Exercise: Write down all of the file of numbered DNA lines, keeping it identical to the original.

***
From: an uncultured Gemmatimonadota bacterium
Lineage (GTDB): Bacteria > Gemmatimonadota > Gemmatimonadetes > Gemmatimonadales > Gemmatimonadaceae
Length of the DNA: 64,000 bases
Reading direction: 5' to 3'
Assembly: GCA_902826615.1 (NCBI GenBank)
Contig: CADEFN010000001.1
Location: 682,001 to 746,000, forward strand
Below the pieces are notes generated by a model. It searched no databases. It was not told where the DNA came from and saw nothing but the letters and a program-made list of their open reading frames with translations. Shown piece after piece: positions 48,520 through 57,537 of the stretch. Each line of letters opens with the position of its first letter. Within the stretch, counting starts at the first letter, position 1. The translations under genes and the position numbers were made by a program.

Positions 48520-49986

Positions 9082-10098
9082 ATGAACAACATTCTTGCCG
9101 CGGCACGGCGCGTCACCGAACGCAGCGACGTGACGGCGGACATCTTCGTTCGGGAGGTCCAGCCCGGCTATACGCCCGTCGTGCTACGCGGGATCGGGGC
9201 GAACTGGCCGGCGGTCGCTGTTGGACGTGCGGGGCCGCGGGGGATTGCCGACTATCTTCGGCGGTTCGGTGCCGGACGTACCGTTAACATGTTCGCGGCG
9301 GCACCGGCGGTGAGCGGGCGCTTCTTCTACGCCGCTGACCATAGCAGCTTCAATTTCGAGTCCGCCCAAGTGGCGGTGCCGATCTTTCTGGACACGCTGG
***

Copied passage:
From: an uncultured Gemmatimonadota bacterium
Lineage (GTDB): Bacteria > Gemmatimonadota > Gemmatimonadetes > Gemmatimonadales > Gemmatimonadaceae
Length of the DNA: 64,000 bases
Reading direction: 5' to 3'
Assembly: GCA_902826615.1 (NCBI GenBank)
Contig: CADEFN010000001.1
Location: 682,001 to 746,000, forward strand
Below the pieces are notes generated by a model. It searched no databases. It was not told where the DNA came from and saw nothing but the letters and a program-made list of their open reading frames with translations. Shown piece after piece: positions 48,520 through 57,537 of the stretch. Each line of letters opens with the position of its first letter. Within the stretch, counting starts at the first letter, position 1. The translations under genes and the position numbers were made by a program.

Positions 48520-49986

Positions 9082-10098
9082 ATGAACAACATTCTTGCCG
9101 CGGCACGGCGCGTCACCGAACGCAGCGACGTGACGGCGGACATCTTCGTTCGGGAGGTCCAGCCCGGCTATACGCCCGTCGTGCTACGCGGGATCGGGGC
9201 GAACTGGCCGGCGGTCGCTGTTGGACGTGCGGGGCCGCGGGGGATTGCCGACTATCTTCGGCGGTTCGGTGCCGGACGTACCGTTAACATGTTCGCGGCG
9301 GCACCGGCGGTGAGCGGGCGCTTCTTCTACGCCGCTGACCATAGCAGCTTCAATTTCGAGTCCGCCCAAGTGGCGGTGCCGATCTTTCTGGACACGCTGG